Yamane mentioned the words “Left Eye of Shinjuku”. The image of those words got the three of us started. It was an all night live painting. The battle of us three. It was so intense that we drew some audience.
Across from the West Exit rotary there is a monument called “An Eye of Shinjuku”. It’s the right eye. And the one we painted is the left one. Makes sense. It’s the pair. The giant eyes had emerged in the Shinjuku underground corridor. The underground became a creature with a soul, baring its teeth against fucking Japan.
Just in case, I must say that the “Left” of “The Left Eye of Shinjuku” has nothing to do with the left wing. So those middle aged dick-wad lefties dragging around the 60s shouldn’t mix this up with that. We are not piece of shit like you all. By the way, it’s odd but when we finished painting this one, we somehow felt that when this painting is gone, that’ll be the time this village will be gone.
The Left Eye of Shinjuku which survived the forced removal had prevailed as a symbol of the underground kingdom.
Then the big fire of February of 1998 came. Soaked in water, the painting was disposed of by the City of Tokyo, and the village has disappeared as well. The Left Eye of Shinjuku really died with the cardboard village.
A piece made with circles.
I wished my work to be weirdly “inevitable” to the time and the space, not to be about my personal ideology, my philosophy or my process.
I drew lots of circles. A circle doesn’t have edges. It’s round, and it looks the same from any angle. And it’s somewhat humorous. I was edgy but I drew lots of circles.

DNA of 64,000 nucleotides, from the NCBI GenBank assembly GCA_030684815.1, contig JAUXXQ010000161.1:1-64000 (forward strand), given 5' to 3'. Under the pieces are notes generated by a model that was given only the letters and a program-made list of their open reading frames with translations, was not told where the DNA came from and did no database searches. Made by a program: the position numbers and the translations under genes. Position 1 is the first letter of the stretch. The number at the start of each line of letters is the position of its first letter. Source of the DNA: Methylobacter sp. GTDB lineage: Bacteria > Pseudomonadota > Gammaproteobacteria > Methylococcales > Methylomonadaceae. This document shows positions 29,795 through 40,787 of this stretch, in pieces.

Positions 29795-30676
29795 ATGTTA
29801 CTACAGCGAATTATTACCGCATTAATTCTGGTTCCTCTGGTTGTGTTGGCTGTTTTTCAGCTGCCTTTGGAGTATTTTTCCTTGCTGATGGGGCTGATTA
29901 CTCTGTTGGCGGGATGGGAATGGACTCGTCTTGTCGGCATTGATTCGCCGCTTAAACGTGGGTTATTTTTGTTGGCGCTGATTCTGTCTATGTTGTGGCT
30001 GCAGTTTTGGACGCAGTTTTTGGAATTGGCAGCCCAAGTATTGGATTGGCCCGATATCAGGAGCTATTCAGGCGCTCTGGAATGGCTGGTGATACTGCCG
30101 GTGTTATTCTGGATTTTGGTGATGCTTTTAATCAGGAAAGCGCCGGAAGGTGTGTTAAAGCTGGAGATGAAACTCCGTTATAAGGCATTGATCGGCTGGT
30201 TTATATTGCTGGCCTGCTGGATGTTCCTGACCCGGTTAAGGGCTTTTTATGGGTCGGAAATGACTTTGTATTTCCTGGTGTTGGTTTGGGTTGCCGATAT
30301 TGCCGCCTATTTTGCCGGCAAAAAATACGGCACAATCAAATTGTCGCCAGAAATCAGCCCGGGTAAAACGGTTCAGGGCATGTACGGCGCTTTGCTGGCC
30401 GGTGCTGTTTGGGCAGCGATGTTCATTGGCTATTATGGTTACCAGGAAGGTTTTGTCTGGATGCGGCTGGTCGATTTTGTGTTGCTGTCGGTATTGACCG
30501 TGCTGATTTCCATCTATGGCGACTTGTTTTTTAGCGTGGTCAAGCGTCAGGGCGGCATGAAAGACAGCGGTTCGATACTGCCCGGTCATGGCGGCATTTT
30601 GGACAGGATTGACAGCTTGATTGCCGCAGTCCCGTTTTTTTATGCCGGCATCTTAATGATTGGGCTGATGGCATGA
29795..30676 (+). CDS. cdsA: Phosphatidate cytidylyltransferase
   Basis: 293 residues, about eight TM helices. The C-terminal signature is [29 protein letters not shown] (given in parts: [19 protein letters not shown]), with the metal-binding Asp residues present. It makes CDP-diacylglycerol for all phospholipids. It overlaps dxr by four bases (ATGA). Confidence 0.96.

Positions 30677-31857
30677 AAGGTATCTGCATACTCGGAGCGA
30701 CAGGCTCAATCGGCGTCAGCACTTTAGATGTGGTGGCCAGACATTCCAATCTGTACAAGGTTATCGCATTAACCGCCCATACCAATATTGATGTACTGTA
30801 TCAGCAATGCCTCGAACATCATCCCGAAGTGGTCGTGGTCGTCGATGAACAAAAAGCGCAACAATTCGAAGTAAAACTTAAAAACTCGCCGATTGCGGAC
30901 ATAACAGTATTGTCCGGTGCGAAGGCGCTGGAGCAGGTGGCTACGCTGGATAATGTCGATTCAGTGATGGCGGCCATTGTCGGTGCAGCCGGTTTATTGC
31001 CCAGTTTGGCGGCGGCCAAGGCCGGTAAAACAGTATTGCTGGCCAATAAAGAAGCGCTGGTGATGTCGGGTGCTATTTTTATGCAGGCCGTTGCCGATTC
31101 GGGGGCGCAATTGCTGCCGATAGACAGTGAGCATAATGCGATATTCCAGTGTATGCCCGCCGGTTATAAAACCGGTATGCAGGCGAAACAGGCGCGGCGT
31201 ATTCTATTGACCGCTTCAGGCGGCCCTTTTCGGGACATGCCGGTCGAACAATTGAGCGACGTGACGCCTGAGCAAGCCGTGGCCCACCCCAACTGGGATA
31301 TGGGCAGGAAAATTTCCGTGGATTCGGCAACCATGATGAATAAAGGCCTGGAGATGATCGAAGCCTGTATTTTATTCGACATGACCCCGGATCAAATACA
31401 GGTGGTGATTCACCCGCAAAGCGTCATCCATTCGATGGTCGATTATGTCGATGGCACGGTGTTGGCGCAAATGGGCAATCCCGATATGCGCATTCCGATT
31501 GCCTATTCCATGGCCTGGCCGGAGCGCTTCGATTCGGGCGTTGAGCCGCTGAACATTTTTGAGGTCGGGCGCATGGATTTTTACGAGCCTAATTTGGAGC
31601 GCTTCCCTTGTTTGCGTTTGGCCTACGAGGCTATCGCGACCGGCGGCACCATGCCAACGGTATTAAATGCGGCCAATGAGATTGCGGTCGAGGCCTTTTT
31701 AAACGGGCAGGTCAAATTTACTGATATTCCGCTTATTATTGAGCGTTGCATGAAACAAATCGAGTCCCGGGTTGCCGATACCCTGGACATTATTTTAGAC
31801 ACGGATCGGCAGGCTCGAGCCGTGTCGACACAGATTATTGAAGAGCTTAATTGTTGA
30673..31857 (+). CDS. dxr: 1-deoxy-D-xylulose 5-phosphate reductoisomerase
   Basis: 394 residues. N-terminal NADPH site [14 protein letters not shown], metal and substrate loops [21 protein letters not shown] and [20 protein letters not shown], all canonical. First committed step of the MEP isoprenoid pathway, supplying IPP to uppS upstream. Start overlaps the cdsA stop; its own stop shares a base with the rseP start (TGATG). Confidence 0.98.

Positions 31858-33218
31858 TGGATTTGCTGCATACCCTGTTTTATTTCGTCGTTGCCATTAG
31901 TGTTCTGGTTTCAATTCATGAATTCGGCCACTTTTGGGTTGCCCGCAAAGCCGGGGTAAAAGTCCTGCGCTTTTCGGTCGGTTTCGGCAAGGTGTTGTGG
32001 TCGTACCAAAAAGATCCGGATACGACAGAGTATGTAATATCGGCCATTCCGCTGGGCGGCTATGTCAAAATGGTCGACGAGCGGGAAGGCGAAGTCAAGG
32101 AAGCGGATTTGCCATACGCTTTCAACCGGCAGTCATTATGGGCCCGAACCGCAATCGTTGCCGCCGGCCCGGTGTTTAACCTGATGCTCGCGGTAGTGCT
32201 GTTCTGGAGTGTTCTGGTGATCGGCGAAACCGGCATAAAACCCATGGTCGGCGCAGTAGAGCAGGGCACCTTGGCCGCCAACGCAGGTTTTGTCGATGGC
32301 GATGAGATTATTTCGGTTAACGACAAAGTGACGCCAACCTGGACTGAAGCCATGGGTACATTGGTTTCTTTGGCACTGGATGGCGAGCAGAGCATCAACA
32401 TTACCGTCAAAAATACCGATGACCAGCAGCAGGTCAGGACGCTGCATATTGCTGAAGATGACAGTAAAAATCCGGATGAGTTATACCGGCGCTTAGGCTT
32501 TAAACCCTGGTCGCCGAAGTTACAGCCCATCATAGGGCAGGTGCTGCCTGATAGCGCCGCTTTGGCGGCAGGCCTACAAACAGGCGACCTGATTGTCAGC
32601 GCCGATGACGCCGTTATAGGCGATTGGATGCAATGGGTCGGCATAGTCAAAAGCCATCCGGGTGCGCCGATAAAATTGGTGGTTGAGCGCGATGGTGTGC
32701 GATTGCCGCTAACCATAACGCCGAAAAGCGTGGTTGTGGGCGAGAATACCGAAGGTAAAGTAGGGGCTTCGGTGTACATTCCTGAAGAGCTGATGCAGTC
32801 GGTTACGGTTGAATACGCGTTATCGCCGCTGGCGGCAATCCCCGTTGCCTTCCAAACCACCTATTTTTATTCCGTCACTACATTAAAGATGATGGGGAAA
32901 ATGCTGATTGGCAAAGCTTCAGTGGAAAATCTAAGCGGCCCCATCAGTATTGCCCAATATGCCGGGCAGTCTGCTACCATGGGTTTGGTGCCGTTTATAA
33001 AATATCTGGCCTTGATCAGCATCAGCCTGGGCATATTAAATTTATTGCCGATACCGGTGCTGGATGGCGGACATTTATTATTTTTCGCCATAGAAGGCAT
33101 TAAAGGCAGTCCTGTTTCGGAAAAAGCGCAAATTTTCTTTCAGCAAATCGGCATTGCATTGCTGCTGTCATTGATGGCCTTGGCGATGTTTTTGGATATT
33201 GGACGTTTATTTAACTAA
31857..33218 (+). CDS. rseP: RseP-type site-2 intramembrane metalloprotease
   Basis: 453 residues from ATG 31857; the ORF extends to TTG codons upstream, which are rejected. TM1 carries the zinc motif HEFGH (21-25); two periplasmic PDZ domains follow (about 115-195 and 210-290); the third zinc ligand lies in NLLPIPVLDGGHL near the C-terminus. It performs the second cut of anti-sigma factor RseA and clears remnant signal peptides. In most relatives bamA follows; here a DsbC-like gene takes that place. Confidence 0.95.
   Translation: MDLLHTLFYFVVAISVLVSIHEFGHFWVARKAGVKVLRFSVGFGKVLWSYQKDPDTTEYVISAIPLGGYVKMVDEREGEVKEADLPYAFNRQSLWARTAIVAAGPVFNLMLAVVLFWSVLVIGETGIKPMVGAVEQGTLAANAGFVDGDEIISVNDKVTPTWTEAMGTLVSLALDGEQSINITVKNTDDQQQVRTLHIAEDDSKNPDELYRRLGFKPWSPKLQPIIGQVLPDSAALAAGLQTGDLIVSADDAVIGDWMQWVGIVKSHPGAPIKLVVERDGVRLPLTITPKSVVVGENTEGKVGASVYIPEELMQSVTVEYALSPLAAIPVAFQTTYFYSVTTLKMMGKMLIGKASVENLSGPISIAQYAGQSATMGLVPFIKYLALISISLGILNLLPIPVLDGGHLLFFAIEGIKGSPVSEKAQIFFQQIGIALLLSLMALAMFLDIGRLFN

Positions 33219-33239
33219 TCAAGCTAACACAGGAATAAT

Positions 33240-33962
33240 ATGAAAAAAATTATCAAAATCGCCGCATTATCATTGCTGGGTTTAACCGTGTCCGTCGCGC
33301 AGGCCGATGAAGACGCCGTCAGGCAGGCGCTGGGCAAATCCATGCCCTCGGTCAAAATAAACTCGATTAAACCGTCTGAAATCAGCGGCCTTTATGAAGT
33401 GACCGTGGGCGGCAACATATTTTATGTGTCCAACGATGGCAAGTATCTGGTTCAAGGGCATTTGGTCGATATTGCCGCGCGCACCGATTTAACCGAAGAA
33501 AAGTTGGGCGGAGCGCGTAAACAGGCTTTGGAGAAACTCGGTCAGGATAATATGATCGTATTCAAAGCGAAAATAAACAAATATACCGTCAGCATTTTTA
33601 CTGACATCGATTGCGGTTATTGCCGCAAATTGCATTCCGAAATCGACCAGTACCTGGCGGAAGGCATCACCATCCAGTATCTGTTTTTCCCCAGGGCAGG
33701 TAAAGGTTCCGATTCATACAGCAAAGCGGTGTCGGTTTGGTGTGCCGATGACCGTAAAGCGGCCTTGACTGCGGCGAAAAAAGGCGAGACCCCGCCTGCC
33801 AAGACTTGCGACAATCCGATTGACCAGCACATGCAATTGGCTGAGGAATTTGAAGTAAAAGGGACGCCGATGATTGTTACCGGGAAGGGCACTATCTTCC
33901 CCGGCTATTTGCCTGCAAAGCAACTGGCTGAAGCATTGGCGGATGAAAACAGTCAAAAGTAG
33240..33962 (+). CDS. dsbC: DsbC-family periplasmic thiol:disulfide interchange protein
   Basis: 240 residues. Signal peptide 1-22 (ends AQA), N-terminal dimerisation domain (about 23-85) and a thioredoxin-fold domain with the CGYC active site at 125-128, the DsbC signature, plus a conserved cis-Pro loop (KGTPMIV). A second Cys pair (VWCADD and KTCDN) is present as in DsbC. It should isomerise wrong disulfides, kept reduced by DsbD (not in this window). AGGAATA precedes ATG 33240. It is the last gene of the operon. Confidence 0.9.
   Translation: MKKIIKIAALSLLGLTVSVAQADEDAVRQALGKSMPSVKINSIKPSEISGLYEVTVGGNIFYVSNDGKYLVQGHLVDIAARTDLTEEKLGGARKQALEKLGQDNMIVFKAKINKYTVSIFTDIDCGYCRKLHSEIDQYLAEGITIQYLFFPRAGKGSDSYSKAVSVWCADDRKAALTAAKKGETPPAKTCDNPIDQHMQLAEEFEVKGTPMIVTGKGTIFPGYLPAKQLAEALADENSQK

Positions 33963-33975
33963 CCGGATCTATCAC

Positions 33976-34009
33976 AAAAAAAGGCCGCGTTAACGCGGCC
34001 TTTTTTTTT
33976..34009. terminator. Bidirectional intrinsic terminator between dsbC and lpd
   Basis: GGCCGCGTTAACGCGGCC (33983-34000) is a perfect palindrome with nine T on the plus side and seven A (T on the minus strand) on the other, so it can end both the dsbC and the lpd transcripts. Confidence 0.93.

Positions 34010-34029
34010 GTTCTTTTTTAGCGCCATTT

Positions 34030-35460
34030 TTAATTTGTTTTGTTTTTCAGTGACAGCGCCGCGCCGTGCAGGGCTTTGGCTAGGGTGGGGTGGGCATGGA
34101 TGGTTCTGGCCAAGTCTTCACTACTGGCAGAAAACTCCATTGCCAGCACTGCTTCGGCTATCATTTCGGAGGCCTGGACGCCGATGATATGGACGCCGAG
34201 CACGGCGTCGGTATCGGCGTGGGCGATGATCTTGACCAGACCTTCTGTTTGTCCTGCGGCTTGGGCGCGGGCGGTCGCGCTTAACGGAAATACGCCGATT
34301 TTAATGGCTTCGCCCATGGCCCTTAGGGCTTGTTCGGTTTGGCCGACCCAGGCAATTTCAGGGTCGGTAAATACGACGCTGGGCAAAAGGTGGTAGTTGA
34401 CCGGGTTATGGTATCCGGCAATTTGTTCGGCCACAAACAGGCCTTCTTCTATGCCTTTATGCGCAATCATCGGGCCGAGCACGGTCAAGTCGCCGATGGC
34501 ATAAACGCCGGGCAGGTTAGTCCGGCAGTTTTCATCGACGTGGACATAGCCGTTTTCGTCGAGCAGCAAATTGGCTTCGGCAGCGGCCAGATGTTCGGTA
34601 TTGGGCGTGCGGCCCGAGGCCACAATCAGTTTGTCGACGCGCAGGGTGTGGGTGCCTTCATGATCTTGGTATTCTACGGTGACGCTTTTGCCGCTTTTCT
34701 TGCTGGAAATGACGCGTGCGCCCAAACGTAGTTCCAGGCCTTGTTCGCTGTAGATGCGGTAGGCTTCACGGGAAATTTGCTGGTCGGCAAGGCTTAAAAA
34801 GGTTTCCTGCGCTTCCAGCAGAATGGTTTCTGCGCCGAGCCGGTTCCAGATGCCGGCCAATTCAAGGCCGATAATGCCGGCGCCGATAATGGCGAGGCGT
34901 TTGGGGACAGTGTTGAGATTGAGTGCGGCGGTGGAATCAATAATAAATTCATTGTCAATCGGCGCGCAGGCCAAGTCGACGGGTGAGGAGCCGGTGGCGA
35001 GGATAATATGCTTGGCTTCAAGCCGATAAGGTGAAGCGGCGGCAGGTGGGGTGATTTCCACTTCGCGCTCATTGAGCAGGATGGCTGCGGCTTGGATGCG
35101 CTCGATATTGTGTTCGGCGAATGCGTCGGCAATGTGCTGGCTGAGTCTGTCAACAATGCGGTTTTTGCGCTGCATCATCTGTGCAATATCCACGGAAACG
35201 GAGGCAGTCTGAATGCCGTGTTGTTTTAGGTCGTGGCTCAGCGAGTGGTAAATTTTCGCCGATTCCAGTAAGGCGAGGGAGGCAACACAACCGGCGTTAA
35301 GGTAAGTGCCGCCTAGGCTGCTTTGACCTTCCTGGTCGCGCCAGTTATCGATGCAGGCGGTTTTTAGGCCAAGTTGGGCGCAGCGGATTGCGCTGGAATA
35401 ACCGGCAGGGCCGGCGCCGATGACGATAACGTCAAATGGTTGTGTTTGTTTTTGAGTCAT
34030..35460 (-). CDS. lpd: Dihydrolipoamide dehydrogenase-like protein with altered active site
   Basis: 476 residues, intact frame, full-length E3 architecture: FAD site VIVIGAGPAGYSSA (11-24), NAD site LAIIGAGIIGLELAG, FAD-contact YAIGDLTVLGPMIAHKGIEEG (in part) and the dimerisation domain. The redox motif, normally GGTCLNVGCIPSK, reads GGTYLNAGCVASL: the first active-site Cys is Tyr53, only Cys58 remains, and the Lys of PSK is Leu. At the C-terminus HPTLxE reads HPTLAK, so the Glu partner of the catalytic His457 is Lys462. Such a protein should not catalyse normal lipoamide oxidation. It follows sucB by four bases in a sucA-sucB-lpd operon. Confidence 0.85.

When we become excessive, we lose the essence. I also wanted my expression to include a healthy dose of looseness and a sense of humor. But that was pretty tough. We often ended up painting with a grabbing-someone-by-the-neck sort of an attitude.
Myself screaming savagely with a knife in my hand, myself being inclusive with a sense of humor, many thoughts went through my mind.
But I felt that the experience which transformed me positively the most is when I touched the warmth of humanity.
This might be a picture when the cardboard village was being removed.
Far into the picture there is the word “sin” (罪) and to the left, there is the word “no”(無), the piece reads “innocent”(無罪). It was a piece done as a reaction to the not guilty verdict of 1/24/1996 to an activist for protesting against the removal of the cardboard village. Later the verdict was reversed. The activist became the sinner and the city committed a sin of eradicating the cardboard village. A sin is manufactured according to the convenience of the society. The society is made up with individuals. While we fight among each other, we are harming the planet. It might be correct that we are all born sinners.
And here is another old one. This was one of the very last paintings on canvas I did back back in 1995. I feel that there is a direct lineage to the sculptures I do today. When I painted it I felt that I was stepping into something different– the colors got muted and the forms were starting to emerge. Wish I can show it in person.
Here is a picture of my old painting and a detail. I took a few old works out of my storage a few months ago intending to document them but I got busy with the show and I kept procrastinating.
As I kept looking at them I was quite struck by the elements that I can still see in my current work: Some of the forms, use of lines, contrast, and so on.